Skip to main content

10 Tips For Writing A Winning Resume


Your resume (or curriculum vitae), combined with the cover letter, are the master keys to opening the prospective employer's mind and door so that you can proceed to the next step in the process - the big interview!

RESUME WRITING TIPS AND STRATEGIES

Here are 10 valuable tips for anyone writing their own resume, or who is having someone else write their resume for them. These tips and strategies are an abridged version of what is contained in my new eBook, "Instant Home Writing Kit".

1. Keep It Focused and Businesslike
A resume should be specific and all business. Don't try to be too smart or cute. After all, you are asking an employer to invest significant time and money by choosing you over many other similarly qualified people. Employers mainly want to know whether you are appropriately qualified and experienced, and if you have the ability to "deliver the goods."

2. More Than Two Pages Is Too Much
For students, recent graduates, or people with just a few years of experience, try to keep your resume to one page, two as an absolute maximum. Even a resume for someone with 20 years or more of extensive working experience, should not exceed three pages. In some cases, one or two "optional" pages can be referred to as "available upon request." These would be such optional annexes as a list of references or an inventory of recent projects and/or publications.

3. Get the Words and Punctuation Right
Make sure the grammar, spelling, and punctuation in your resume are perfect. Any obvious mistakes will hurt your credibility. Also, be sure to keep the language clear and simple. If you draft it yourself, have someone with excellent writing skills do an editorial review and a careful proofread of it. If a professional prepares it for you, such reviews are the responsibility of the resume preparation firm. Use an accepted English language "style guide" if you want to be sure of the finer points of word usage, punctuation, capitalization, abbreviations, etc.

4. Read Between the Lines
Customize the resume to match the stated requirements of the job that you are applying for, without being misleading. Review and analyze the job advertisement carefully. Look for, and itemize the key qualifications, skills, and abilities the employer is seeking. Then identify certain key words that are usually repeated in such ads. Make sure that the wording and sequence of points in your resume reflect and address these "corporate terminologies" and "code words" as much as possible. When possible, study the company's annual report and Web site, and weave the themes and terms found there into your resume and cover letter.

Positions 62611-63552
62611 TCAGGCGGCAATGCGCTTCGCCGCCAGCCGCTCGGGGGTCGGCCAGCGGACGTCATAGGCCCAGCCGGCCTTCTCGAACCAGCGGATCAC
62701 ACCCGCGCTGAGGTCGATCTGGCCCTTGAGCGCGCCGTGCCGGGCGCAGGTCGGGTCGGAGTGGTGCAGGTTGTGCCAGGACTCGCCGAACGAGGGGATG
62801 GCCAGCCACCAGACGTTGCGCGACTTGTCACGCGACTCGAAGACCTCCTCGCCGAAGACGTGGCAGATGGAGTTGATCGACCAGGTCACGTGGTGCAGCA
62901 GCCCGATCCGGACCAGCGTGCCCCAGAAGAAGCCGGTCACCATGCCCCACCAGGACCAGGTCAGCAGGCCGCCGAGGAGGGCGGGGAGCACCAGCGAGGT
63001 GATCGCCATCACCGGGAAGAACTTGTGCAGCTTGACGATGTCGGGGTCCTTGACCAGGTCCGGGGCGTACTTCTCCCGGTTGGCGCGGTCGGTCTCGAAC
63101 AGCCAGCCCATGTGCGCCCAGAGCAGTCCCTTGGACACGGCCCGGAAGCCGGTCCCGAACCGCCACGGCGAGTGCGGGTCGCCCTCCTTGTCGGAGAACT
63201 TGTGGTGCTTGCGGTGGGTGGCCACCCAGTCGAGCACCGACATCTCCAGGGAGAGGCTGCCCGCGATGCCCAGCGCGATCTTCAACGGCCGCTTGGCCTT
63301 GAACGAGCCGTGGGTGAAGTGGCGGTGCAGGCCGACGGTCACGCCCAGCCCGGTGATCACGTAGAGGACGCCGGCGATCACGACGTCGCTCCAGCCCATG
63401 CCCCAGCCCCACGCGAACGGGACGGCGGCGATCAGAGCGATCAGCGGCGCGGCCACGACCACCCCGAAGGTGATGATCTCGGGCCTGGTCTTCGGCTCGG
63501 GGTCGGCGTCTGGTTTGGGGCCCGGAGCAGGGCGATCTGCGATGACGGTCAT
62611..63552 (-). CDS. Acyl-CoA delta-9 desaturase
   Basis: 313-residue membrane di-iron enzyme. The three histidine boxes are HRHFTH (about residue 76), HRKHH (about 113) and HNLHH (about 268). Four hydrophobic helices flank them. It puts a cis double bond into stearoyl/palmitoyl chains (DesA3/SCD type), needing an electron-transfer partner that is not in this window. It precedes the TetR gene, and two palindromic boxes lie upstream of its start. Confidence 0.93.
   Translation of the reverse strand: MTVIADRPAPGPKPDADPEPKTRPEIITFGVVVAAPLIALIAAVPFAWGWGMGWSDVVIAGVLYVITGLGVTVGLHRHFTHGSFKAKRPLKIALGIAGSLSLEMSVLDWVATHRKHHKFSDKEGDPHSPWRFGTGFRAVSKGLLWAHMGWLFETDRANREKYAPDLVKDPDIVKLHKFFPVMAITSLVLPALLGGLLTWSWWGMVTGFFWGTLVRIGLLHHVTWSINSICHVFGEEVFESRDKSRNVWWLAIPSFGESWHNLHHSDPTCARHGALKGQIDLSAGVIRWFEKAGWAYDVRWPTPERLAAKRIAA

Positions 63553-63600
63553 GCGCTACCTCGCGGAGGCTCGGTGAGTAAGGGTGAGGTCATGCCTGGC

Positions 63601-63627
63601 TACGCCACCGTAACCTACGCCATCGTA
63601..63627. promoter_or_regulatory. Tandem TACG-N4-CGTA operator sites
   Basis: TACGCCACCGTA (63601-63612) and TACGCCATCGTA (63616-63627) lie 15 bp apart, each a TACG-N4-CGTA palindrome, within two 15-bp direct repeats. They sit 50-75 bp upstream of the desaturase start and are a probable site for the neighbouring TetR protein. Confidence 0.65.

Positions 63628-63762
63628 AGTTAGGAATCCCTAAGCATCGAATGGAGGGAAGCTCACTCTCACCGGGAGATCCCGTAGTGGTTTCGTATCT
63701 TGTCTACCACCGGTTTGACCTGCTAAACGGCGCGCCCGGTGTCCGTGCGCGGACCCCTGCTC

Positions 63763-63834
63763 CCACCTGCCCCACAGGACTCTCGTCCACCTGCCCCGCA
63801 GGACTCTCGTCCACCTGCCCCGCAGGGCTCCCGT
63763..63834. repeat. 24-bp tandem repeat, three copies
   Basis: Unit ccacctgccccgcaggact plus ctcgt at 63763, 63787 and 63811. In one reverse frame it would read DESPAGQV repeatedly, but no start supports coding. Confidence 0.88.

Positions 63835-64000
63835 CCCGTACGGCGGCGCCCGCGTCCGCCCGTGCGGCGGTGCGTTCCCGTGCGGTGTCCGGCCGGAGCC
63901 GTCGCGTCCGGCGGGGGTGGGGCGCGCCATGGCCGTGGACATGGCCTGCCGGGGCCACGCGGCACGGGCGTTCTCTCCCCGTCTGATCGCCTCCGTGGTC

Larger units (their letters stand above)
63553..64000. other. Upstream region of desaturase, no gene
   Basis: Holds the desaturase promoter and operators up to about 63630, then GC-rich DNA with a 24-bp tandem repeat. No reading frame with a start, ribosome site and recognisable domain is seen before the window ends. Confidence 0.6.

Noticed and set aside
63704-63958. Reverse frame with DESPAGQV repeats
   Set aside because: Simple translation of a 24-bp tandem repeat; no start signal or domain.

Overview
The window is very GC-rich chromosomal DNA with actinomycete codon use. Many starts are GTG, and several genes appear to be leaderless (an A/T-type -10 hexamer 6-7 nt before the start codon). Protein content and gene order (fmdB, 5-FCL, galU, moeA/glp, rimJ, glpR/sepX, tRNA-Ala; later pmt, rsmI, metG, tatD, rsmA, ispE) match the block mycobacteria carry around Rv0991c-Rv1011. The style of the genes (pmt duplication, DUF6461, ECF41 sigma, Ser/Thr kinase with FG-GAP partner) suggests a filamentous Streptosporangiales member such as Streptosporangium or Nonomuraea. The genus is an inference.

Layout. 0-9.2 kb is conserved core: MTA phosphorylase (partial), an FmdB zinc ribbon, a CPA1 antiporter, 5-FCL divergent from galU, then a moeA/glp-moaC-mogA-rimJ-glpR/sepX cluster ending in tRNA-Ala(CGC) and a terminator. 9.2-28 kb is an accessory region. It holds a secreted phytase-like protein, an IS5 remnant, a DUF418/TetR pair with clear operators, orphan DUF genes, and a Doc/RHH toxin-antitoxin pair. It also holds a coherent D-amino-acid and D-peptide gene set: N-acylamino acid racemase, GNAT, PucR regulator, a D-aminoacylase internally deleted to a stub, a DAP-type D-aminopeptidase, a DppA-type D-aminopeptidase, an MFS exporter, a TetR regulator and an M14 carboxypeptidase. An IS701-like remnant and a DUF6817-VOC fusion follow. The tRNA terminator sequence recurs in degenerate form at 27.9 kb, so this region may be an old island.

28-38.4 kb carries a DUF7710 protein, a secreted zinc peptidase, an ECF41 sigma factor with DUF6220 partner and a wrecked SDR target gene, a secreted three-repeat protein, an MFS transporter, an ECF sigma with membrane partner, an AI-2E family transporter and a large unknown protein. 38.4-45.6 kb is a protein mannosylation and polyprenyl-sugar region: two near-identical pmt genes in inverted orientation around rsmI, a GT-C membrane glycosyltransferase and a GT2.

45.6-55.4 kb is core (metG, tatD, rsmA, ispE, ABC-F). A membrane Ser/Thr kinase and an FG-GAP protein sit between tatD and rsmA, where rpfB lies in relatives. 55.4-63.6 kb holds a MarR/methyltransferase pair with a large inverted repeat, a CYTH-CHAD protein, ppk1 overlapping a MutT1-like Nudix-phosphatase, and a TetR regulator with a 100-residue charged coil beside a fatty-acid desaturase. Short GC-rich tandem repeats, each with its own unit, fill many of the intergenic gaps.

5. Make Sure It Looks Good
Use a crisp, clean, simple presentation format for a professional looking resume. Just a bit of simple line work and/or shading, done with standard word processing software will do the trick. If you don't have the aptitude for this, there is most likely someone among your friends or in your office who can help you achieve a professional presentation. If not, seek professional advice. It won't cost much for a good simple layout, but it will make a world of difference to the product.

6. Show What Can You Do Today
Focus, first and foremost, on your recent experience that is most relevant to the position at hand. Less relevant and/or dated experience should be either eliminated or summarized in brief point form near the end of your resume. When reviewing your resume information, a prospective employer wants to know what you are doing now, what you have done recently, and how that relates to the job requirements of the post they are trying to fill.

7. Be A Straight-Shooter
Be completely honest. When people lie or "creatively exaggerate" on their resume, they are almost invariably exposed, sooner or later. Think about it - who really wants to get a job based on a lie(s) and then have to live in fear of eventually being found out? We often read in the newspaper about high-profile folks who get caught in a resume falsehood or exaggeration, and it isn't very pretty.

8. Follow the Instructions
Submit your resume in exactly the form that the prospective employer requests. If they say e-mail or fax is okay, do it that way. However, if they ask for it by regular mail, send it the way they ask. They must have reasons for requesting it in such a form and they are geared up to process it that way. If your resume is to be sent by snail mail, use the complete address that they specify, or it could go to the wrong office, especially in a large organization.